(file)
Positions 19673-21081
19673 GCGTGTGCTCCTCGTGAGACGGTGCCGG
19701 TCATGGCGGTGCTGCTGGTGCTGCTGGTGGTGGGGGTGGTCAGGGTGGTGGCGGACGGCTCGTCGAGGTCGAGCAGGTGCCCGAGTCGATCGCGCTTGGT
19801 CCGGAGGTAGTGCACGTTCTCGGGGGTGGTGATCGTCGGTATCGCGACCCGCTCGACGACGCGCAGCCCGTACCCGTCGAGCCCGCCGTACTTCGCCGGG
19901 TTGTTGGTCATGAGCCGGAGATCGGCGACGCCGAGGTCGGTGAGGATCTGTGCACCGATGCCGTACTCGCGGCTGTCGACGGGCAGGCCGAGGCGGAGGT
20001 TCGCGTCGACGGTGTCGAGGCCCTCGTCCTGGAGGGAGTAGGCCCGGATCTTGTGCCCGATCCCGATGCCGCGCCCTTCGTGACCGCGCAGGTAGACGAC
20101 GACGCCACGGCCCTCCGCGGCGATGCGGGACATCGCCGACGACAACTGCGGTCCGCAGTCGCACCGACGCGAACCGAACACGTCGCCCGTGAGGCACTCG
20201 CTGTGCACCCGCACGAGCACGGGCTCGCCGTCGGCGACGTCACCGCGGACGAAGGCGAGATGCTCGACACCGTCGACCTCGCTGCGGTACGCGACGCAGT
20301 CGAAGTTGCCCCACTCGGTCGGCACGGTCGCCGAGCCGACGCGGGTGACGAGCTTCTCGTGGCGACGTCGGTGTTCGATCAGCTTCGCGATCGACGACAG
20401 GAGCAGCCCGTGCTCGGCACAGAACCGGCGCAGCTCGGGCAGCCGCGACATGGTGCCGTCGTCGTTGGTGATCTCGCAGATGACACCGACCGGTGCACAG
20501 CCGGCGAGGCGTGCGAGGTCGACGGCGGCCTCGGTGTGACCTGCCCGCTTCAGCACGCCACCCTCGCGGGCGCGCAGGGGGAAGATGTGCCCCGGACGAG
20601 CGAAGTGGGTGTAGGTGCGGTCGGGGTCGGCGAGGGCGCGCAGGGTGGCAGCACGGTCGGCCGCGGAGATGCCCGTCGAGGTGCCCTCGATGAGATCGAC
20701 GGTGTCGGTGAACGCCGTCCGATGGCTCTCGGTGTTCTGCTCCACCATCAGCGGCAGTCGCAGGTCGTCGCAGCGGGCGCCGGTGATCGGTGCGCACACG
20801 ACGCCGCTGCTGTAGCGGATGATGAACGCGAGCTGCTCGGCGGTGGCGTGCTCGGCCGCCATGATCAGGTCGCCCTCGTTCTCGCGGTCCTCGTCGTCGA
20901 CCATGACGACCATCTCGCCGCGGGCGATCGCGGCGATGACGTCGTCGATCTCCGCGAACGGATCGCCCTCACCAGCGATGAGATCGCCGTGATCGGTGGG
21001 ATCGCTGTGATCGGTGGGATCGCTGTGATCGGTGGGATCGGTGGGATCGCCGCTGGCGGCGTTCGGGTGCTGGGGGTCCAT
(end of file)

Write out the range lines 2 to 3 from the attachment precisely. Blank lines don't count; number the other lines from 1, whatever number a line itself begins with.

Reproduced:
19673 GCGTGTGCTCCTCGTGAGACGGTGCCGG
19701 TCATGGCGGTGCTGCTGGTGCTGCTGGTGGTGGGGGTGGTCAGGGTGGTGGCGGACGGCTCGTCGAGGTCGAGCAGGTGCCCGAGTCGATCGCGCTTGGT